The importance of *really* understanding your customer
Recently I've been thinking a lot about the sorts of things you might find helpful for your business. I'm looking forward to sharing more on the business of brand styling as well as the process. And something that's relevant to all of us is the importance of really understanding the motivation behind why your customers choose to do business with you. I originally sent this out to my email subscribers, but it had such a fantastic response that I wanted to share it with you guys on the blog too. Enjoy!
What motivates your customers to do business with you?
If there's one thing you can do to transform the power of your brand, it's to understand more about your customer.
Their motivations, their deepest desires and their biggest fears.
Understand what they value about what you do, why they choose to do business with you rather than a competitor and you'll find writing copy, creating your website, styling photos and creating a knockout brand identity so much easier.
More to the point, when you get this stuff right, you'll sell more, because what you're communicating will resonate with your customers.
Understand your customer, sell more stuff!
Many of us define our customer in terms of their demographics. We tend to describe the details in terms of age, class, gender, profession etc. The problem with this is that it really doesn't do much to help you create powerful marketing.
So a traditional customer profile might look something like this: Male, middle class, 30-50, professional, no children, likes football.
Really, what does that tell you? What insight does that give you? How inspiring do you find that?
For me it's not ever going to be the catalyst for creativity. OK, if you're working to a corporate business plan sort of template then it ticks a box, but it's really not the sort of muse I can get excited about.
Some years ago I started to change my thinking from traditional demographics to thinking more about psychographics. I started thinking about what motivates people to buy and everything changed. Understanding why someone was motivated to (in many cases pay a premium) for a product or service was essential in getting more people to do the same.
Once you understand why people do what they do, it's easy to talk to them in a way that'll resonate. Have you ever tried doing that for your customers? It's magic! I promise.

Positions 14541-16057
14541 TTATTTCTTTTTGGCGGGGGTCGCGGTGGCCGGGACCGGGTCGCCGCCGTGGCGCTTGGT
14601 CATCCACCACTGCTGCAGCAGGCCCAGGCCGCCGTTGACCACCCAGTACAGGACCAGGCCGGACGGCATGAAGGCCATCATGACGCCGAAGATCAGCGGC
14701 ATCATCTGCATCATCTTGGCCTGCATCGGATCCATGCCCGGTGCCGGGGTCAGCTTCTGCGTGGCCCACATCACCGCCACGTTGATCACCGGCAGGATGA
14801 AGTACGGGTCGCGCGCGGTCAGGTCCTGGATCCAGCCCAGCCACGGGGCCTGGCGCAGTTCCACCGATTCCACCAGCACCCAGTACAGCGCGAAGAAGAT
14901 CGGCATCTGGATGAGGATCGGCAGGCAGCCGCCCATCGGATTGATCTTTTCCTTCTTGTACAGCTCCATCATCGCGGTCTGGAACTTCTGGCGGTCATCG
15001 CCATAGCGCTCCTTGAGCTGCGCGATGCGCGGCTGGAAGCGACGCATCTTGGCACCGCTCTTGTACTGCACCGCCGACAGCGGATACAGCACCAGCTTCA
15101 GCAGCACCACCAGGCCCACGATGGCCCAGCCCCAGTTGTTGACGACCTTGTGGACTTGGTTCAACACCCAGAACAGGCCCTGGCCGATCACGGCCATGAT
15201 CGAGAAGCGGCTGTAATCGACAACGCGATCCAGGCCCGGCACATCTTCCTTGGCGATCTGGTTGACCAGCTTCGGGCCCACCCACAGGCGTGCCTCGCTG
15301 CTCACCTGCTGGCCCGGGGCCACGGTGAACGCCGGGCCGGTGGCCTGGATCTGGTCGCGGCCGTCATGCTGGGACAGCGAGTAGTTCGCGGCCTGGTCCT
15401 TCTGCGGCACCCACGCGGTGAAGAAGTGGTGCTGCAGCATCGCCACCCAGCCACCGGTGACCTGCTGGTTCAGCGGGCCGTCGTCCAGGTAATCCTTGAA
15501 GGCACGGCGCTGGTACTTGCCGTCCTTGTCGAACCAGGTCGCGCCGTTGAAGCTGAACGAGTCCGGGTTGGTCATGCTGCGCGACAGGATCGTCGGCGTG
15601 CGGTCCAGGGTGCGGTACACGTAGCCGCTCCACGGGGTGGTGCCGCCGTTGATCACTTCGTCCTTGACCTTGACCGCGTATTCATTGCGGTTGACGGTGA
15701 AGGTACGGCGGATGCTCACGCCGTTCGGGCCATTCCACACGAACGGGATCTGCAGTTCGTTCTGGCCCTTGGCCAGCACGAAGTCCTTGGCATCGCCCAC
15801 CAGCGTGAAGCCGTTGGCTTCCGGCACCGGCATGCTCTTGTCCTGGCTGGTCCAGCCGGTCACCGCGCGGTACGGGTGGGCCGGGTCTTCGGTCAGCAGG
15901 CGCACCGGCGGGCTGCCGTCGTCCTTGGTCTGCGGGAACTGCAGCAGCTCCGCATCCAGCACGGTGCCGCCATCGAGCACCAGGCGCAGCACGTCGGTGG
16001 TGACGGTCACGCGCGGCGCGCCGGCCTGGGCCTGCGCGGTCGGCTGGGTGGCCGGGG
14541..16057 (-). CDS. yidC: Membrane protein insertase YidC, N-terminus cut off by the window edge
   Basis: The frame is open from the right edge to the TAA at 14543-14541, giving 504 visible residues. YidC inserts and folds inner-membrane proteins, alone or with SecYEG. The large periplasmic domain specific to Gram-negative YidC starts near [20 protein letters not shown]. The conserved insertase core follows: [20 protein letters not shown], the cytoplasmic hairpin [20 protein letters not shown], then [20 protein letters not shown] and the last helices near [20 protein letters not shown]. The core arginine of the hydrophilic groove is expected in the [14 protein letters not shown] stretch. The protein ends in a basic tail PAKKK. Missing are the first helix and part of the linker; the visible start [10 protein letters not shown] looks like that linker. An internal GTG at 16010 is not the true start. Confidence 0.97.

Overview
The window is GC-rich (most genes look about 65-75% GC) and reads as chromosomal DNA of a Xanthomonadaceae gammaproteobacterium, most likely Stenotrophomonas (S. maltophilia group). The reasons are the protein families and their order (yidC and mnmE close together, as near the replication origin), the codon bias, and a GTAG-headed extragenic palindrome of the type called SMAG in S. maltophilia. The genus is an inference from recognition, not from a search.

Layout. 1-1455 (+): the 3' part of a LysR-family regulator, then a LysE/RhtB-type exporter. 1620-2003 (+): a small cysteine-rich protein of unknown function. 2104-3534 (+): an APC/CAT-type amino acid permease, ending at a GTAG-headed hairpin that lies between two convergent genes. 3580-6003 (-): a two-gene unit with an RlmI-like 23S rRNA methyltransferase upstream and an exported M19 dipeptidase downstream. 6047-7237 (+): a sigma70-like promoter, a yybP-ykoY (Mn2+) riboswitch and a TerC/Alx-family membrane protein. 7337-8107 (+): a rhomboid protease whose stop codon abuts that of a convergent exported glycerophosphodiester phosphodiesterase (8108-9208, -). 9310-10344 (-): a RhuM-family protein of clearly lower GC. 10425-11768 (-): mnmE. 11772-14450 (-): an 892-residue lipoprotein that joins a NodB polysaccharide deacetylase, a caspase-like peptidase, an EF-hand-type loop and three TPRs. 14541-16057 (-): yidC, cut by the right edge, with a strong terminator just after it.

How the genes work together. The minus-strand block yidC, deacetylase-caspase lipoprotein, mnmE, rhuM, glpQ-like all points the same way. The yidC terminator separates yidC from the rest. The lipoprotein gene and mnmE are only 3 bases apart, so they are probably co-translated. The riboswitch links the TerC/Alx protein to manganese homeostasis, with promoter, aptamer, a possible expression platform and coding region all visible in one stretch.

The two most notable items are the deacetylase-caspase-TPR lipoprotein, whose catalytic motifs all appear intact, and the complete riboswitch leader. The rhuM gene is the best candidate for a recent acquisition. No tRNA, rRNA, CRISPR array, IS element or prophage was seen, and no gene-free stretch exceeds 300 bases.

Try taking your traditional definitions for customers a few steps further and ask yourself why. Why do people buy from us? What's motivating them?
What are their aims for life or business? And how do you fit into the picture? Think about their deepest desires and their greatest fears, how do you fit into the picture?
An example from one of my clients
Let me give you an example. I've recently been working with a lifestyle brand to help them develop a strong creative direction and voice.
Their products - high quality Danish designed homewares- were disparate and colours lacking in a cohesive aesthetic. They had some great photography but I knew it would benefit from some focus and emotion that could transform the brand.
One of the main product lines was organic children's blankets. Beautiful products and the business owner had defined her target audience as design savvy parents who value quality.
All of the communication on the website was focused around the rigorous quality checks that were in place, the quality of the products, the manufacturing processes. Important - but background information - something customers will take for granted rather than the reason for buying.
So why do those parents value quality? Who will pay a premium price for a beautifully designed blanket manufactured in Europe? And why?
After much deliberation and discussion we identified that our target customer were middle to upper class professionals: parents, godparents, aunties etc who wanted the very best for their children.
These parents felt guilty about the lack of time they spent with their children and wanted to be sure that the little time they do have, really counted. Celebrating the everyday moments, creating memories.
Those beautiful blankets were the things childhood memories could be made of.
Dens, capes for superheroes or simply snuggling up on the couch in front of a movie. And as the child grew older, the blanket would become a treasured and cherished item. Of course quality matters, but it's much easier to sell on the basis of emotion than it is fact.
Most of us buy with our hearts not our heads. Your job as a business owner is to tap into that.
Selling isn't about forcing someone to buy something they don't want or need. It's about creating a desire for what you do.
It's about showing your current and prospective customers that you have the answer to their problems or desires. It's about creating a tribe. Owning a set of values. Showing a lifestyle that your clients can buy in to.
And doing that effectively starts with understanding your clients. Take an hour or two to ask yourself this question: What's motivating our customers to buy from us? And how effectively are you communicating to those people right now?
I look forward to hearing how you get on!